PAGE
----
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Cahn: A change of pace as a friend returns

Posted: January 31, 2015 1:33 p.m.
Updated: February 2, 2015 1:00 a.m.

After a little more than 14 and a half years, I attended my last Camden City Council work and regular meeting sessions Jan. 27.

In July 2000, I took over the city of Camden beat after another reporter left to work at a different newspaper in Beaufort. That reporter -- a guy named Jim Tatum -- returned in 2003 and moved to the county beat. I stayed on the city.

Jim and I got to be pretty good friends while he worked here and stayed friends after he left again in 2007 to work in Goose Creek and Summerville. Now, he’s back and I’m returning the city beat to him. As Jim’s someone who grew up here, knows everybody and is a great reporter, I knew it was a good move.

It was also a good move for me as the editor of the C-I. This is not a criticism, but the fact is city council work sessions are at 4 p.m. on the second and fourth Tuesdays of the month. Tuesdays (along with Thursday and Fridays) are what we call production days -- the days we are wrapping up the next day’s paper for you to read. 4 p.m. is a critical time for us, the last hour before needing to send pages to the press. It’s important the editor be in the office, then, to see the final copy and design of those pages.

At the same time, we had another beat to cover: education. For years, most of the C-I’s newest recruits have been assigned to the education beat, throwing them into one of the most difficult areas of journalism for newly minted reporters.

Most did very, very good work, but education is an immensely important beat to cover at any newspaper. It affects everybody, whether they have a child in school or not. How?

• An educated workforce attracts business and industry to invest in our county, raising the tax base and providing jobs which, in turn, positively affect the county’s economy in many ways.

• We all pay taxes of one sort or another. Some of our county taxes go to education. Don’t you want to make sure your taxes are being spent wisely?

• The district is one of the largest, if not the largest employer in the county, again affecting the local economy.

• While some of you may not have children in school, you likely have relatives and friends who do. What is taught and how, even what extracurricular activities are offered, are of great interest to the community.

Those are just a few examples. Basically, education is no less important a beat than city or county government, healthcare, and crime and courts. My hope is that my 14 and a half years as a government (city) and healthcare reporter will allow me to bring understanding of education issues to our readers.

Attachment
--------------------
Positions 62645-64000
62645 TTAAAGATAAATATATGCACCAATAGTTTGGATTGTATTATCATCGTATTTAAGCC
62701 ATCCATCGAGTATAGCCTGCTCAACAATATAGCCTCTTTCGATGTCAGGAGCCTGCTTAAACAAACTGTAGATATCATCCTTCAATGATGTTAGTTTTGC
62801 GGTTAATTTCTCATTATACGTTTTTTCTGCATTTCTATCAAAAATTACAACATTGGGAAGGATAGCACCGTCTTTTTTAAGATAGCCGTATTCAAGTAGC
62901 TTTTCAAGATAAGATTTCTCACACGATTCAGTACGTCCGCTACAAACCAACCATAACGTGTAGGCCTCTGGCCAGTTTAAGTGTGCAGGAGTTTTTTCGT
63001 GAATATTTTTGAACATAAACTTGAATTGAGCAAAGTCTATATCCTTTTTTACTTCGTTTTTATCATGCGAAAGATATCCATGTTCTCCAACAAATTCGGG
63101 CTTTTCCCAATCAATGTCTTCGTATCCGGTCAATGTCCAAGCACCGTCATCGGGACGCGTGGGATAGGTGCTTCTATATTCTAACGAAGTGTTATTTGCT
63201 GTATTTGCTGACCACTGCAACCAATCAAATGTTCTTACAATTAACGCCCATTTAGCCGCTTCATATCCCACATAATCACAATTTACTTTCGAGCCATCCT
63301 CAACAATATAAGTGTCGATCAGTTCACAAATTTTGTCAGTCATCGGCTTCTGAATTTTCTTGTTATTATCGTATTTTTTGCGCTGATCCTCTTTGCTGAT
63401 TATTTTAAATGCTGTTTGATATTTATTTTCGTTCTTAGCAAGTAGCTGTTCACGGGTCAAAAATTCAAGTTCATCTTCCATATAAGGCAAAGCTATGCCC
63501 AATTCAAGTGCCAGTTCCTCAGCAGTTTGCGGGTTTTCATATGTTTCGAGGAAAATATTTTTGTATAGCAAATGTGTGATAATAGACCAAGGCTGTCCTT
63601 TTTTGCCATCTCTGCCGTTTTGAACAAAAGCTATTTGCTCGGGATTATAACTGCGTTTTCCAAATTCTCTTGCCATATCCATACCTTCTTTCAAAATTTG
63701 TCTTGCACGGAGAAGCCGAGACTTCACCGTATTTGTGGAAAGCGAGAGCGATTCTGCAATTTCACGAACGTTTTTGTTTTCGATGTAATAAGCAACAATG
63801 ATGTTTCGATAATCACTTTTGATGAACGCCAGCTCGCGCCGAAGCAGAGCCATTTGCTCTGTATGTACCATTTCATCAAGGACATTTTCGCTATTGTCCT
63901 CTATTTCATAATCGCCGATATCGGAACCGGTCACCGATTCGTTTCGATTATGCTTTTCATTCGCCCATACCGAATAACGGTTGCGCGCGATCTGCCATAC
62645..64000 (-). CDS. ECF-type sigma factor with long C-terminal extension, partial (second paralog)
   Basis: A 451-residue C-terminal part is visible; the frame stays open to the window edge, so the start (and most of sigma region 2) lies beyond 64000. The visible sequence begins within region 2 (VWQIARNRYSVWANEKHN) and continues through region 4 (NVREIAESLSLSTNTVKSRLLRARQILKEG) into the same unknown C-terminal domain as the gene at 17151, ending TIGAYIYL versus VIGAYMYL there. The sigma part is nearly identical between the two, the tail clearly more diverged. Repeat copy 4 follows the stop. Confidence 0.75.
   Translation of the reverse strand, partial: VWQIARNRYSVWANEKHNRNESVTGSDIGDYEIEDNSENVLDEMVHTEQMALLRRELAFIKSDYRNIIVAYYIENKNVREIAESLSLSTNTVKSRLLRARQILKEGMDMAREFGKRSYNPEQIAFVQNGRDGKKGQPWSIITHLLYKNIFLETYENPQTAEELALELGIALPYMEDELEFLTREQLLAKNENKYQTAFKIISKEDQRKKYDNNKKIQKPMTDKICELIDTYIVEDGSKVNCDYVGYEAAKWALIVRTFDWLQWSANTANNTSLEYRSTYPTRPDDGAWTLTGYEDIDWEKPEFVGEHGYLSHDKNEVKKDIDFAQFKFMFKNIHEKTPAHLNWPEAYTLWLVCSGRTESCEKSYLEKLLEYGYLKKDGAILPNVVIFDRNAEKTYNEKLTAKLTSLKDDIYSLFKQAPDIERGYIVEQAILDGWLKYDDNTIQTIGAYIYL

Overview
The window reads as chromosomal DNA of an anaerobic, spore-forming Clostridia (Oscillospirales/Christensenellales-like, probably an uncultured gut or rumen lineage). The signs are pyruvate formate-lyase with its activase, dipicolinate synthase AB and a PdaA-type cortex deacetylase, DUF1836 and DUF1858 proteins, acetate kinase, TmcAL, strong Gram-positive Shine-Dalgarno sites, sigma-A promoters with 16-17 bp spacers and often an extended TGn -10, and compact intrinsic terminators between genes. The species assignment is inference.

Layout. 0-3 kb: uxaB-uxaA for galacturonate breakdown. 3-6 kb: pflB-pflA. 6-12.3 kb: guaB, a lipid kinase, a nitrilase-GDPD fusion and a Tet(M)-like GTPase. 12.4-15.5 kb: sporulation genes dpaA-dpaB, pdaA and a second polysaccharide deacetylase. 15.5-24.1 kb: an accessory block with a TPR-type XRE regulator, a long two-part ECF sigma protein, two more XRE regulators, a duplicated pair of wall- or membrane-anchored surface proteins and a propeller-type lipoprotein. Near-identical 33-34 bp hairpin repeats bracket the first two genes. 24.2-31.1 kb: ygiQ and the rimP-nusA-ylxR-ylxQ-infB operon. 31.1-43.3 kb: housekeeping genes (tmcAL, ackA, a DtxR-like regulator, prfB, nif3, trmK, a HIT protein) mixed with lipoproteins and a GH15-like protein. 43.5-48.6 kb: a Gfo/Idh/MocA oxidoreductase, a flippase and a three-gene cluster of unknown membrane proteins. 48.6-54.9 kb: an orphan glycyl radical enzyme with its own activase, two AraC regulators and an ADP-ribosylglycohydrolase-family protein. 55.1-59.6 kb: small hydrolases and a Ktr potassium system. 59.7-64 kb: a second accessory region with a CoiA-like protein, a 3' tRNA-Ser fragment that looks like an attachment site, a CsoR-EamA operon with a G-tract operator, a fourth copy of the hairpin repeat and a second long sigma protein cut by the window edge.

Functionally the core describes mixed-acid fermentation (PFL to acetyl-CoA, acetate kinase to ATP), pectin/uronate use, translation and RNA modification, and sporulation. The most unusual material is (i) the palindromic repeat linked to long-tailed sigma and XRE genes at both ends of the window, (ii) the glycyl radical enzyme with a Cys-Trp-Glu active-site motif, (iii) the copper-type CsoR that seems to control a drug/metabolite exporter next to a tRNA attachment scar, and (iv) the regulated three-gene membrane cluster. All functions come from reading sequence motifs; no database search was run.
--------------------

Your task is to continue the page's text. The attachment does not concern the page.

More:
When we announced Jim’s return as senior staff writer in Wednesday’s edition, we mentioned some other changes. One is that newly promoted Design Editor Tenell Felder will be designing what is now our People & Places page (formerly Localife) while Jim writes feature stories for it.

As Tenell focuses more on design of the front and People & Places pages, I’m taking over almost all the work on other pages in each edition. As editor, I’m ultimately responsible for all pages in the C-I, so why not be the one who actually works on most of them?

It’s one way I’m personally making sure each and every page of the C-I are as high quality as they can be -- not that they weren’t before, mind you. Tenell did a great job. But with her needing to concentrate on other things, I’m more than willing to be responsible for more content in the paper I edit.

As things evolve on the healthcare beat I’ve covered all these years -- what with a pending change in who runs the local hospital -- I’m looking to do some other things for the community through the newspaper as well.

For example, I hope to concentrate more on special projects and in-depth stories. There are a host of issues in every community, including here in Kershaw County, some good, some bad. Well, maybe not “bad,” but needing to be fixed or better understood.

It’s been said everybody has a story. True. Keep in mind, though, there are degrees of interest. What’s happening in my life may be very interesting to me, but not to you. What someone out in the county is doing may or may not be of interest to the county as a whole.

But there are -- as I said about education -- things which affect all of us or at least might be of interest or entertaining to most of us. In the case of special or in-depth stories, I’m looking for those issues we don’t usually have time to dive into -- the stories which take more time to develop and research, require more vetting, even more attention to detail than the stories we normally publish.

Probably our greatest example was the series a number of years ago on the 1974 murder of Deputy Chris Potter III. I spent nearly a year on that series before the first story reached your hands. I’m not saying I’ll dive into that huge a project again -- but you never know.

I’m looking forward to being your education reporter, covering school board meetings, the pending Central Carolina Technical College expansion and more. Remember what I said about everyone having a story? That goes for every student, teacher, classroom and school. So, I’ll be looking for those special stories, too.

It’s all going to be a definite change of pace for me, but I’m glad I’ll have a returning friend in Jim Tatum to round out our great crew, along with Tenell, Gary Phillips and Tom Didato to help me out.


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